LUMENS, LUX & WATTS. WHAT DOES IT ALL MEAN?
LED Light Bars and Lumens
Lumens (lm) are considered to be the measure of the total amount of light visible from a beam.
Lumens tell us how bright. Certainly, the lumen rating plays a part in determining the brightness of the light, but should never be the single deciding factor when choosing which LED light bar you should purchase. The reason we say this is, the ANSI standard for measuring lumens is in an integrated sphere, in other words, the lumen output is measured at close proximity to the light source.
In driving light terms, Lumen output is not the best indicator of the performance of any particular LED light bar or driving light, given we are more concerned about our driving lights performance at 20 to 300m. As an example, you could have two light bars side by side with equal lumen ratings, but different reflector or lens configurations with hugely varying light output at say 150m. In short, the delivered light (lux) is the more appropriate rating. Two different lights bar both with 10,000 Lumens can have very different lux reading at 100m. We have seen Lux measurement of similar spec bars vary by 50% or more at a mere 10m, despite having identical on paper Lumen output. If we remove all of the optics or reflectors from any given light bar, the delivered lumens count doesn't change (in fact it is likely to go up), but needless to say, the beam performance is affected drastically.
Aside from the fact that most Lumen numbers we encounter are totally fictitious, there are many other important metrics that should be considered.
MORE WATTS = MORE LIGHT, RIGHT? WRONG.
Have you ever wondered why the cheapest LED driving lights seem to have the highest “Watts”, and the premium gear produced by the most respected manufacturers have far less in comparison?
In brief terms, Watts is a measure of the amount of energy consumed by any given luminaries. Thanks to older incandescent light bulbs, people are used to looking at Watts to determine light output. With this older style technology, it is correct to assume that 100 Watt light bulb is likely to be brighter when compared to a 60 Watt bulb. This same logic, however, cannot be applied to LED driving lights or LEDs in general. When it comes to LED, it is ok to think about Watts as a measure of input power, but it’s never ok to think of Watts as a measure of output. There is no relationship between Watts & Lumens and no relationship between Watts & Lux when it comes to LED Driving Lights or LED Light Bars once the LED are placed inside of a circuit.
Two different LED Lightbars with different LED emitters can consume an equal number of Watts but differ widely in light Lumen output (aka Efficacy). For example, one 3W LED may have an efficiency of 128Lm/W where another may only have 65Lm/W, therefore, deciding which LED light bar or driving light to purchase based on Watt is very misleading.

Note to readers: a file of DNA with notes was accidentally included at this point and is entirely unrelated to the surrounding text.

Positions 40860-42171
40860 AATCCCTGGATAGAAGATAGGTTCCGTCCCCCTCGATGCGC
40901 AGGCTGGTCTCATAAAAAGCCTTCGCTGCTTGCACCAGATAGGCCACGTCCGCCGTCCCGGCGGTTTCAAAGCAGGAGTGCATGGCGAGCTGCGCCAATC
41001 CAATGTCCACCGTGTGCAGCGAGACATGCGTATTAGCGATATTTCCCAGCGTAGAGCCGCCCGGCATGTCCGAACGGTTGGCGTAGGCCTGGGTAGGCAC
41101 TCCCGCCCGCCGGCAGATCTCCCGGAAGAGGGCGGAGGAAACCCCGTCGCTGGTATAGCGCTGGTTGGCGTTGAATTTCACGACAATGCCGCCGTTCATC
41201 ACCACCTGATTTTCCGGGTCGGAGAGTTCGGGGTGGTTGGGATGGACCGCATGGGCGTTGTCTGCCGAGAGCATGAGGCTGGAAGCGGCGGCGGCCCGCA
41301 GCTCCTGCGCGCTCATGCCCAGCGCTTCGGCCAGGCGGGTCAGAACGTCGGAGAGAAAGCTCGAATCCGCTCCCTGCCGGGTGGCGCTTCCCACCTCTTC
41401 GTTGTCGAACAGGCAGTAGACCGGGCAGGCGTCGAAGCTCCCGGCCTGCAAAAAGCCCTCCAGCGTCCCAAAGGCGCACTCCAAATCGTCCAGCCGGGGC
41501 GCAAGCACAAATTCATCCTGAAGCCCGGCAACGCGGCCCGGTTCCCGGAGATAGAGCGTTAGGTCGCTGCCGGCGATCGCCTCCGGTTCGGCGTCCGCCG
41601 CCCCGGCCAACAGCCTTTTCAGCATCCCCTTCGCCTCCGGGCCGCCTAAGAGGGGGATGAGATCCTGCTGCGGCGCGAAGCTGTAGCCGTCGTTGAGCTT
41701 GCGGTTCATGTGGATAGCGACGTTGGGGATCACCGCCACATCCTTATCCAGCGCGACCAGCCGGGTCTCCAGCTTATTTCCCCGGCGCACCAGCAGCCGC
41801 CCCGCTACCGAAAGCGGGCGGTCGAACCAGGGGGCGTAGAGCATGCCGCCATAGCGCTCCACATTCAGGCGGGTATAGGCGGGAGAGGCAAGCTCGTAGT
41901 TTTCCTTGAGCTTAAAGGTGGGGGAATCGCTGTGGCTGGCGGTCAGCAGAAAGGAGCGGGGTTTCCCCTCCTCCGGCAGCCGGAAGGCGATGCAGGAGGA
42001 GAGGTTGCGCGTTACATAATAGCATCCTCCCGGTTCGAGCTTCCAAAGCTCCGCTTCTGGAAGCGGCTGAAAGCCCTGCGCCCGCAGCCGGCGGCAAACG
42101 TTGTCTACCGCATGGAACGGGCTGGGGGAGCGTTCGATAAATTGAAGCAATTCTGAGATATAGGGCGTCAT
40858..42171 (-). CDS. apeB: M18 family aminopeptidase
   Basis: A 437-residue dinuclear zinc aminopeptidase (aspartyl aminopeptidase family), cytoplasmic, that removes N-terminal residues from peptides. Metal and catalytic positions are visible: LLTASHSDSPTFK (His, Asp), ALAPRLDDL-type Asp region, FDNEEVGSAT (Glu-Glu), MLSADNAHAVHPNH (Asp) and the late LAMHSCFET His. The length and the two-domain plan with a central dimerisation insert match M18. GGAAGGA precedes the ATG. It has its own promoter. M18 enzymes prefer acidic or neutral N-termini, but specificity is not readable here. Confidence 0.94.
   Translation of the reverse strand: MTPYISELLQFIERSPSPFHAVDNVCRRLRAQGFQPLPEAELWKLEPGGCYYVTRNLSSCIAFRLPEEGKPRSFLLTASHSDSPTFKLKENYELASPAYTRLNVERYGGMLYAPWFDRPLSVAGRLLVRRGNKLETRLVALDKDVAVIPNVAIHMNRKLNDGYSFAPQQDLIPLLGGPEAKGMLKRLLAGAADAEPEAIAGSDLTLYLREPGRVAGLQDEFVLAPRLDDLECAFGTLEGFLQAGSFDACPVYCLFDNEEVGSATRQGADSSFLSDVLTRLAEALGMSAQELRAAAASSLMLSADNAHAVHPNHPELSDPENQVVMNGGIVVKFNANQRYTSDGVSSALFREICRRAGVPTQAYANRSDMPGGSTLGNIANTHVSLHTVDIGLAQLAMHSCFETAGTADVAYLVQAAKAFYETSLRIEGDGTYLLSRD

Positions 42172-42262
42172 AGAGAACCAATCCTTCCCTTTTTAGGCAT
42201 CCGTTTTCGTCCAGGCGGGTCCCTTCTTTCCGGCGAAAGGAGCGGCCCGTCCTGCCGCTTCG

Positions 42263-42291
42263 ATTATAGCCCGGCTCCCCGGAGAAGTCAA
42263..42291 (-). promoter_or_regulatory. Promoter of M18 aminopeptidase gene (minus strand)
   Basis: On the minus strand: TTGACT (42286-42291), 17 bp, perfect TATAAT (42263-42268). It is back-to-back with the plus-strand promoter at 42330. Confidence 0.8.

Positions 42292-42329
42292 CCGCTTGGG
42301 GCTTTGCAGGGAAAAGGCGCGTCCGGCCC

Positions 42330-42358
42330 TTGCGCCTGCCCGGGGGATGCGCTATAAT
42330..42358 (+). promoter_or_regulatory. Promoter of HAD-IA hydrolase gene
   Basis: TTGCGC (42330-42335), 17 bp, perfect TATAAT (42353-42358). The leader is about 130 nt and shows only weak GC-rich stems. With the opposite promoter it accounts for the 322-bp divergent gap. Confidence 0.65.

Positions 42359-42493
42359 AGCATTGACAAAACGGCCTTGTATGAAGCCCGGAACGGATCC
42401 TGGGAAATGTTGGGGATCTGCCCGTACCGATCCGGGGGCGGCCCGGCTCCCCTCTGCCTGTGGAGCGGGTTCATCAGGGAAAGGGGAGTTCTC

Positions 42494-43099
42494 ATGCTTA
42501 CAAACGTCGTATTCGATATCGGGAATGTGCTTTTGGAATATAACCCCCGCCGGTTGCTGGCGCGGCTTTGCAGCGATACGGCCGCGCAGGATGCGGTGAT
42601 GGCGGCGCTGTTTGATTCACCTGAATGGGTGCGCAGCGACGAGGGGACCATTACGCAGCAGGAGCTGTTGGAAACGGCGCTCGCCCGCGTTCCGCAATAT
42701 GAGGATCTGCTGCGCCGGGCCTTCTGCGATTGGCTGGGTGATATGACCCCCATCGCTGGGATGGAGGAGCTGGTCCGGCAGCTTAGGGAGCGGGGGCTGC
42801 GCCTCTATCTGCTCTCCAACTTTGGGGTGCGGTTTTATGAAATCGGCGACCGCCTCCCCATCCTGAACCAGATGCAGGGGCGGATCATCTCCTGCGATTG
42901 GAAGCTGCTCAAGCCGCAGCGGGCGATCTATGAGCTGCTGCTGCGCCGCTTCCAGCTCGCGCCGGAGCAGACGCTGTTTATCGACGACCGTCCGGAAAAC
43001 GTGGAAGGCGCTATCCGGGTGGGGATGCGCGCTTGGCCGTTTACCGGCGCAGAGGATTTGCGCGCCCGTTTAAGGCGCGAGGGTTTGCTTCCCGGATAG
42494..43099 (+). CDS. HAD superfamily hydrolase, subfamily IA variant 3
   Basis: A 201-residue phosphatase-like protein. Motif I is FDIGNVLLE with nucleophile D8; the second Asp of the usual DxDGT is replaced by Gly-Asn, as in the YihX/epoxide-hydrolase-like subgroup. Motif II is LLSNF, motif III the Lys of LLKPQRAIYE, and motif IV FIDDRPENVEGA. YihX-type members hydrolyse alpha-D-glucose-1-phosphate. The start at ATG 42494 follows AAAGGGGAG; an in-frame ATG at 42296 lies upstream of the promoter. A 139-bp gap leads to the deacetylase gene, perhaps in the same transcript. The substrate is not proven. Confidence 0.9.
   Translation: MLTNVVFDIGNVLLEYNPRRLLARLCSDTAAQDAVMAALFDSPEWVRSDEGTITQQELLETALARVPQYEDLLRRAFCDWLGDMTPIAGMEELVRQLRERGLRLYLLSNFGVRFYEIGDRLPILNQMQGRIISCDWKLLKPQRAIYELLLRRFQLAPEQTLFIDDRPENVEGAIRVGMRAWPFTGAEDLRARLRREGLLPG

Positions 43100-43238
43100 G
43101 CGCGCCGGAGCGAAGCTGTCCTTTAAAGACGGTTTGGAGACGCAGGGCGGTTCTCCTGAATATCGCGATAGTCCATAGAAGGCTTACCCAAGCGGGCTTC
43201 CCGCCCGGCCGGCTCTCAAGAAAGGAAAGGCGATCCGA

LEDs very existence is low power, high output. Big power consumption and big Watts go against the very existence of LEDs. All the high end cutting edge LEDs being released by the top tier manufacturers are consuming less and less current/Watts but produce even higher Lumens. In 2006 CREE's best LED on offer at the time was producing 131 Lumens Per Watt (LPW) - in 2014 their best emitter was producing 303 LPW.
The comparison shot below drives this home perfectly.
DRIVING LIGHTS & LUX - A very important metric, but not the end all be all.
Lux is defined as being the measure of light intensity, as perceived by the human eye. It is the measure of light at a given distance on a surface. Driving light manufacturers have pushed aside Lumens in favour of Lux (Lx) and is 2016 latest buzz word in the driving light arena. Lux distance data is definitely an important metric, but is misleading if considered in isolation. A laser pointer could theoretically have a peak beam distance of 5km at 1 lux, but i think we would all agree that a pair of laser pointers will make for an awful driving light.
When driving light manufacturers carry out photometric testing to obtain isolux data, the goniophotometer used to test this metric only measures the peak intensity at the centre of the entire beam, which is great, but what about the rest of the beam? If 5 different driving lights all have 1 lux at 500m, which one do you buy? To obtain remarkable isolux numbers it is simply a matter of focusing down the beam, but beam focusing comes at the expense of light coverage. The very best driving lights are the ones which strike the best possible balance between brightness (Lm) and beam throw (Lx). Some of the best of the best driving light manufacturers refuse to quote lux distance numbers on their flagship products because taken in isolation is misleading in particular when customer's are comparing Lux data between separate manufacturers. The best driving light isn't necessarily the one that achieves the longest beam throw. The best driving lights in our view are the ones that have a well-formed usable overall beam shape, and most importantly, the one which is best suited to the customer's application. In this regard, even the customer geographical location plays an important role. The nature of the roads in far north Queensland demand a different beam shapes to that which is found in Victoria.
We hope this blog entry has answered some of your questions, but as always if you still need some advice, please feel free to give us a call on (03) 8360 9261, or if you are in Victoria, pop in to our warehouse 7 Hammer Court, Hoppers Crossing VIC 3029.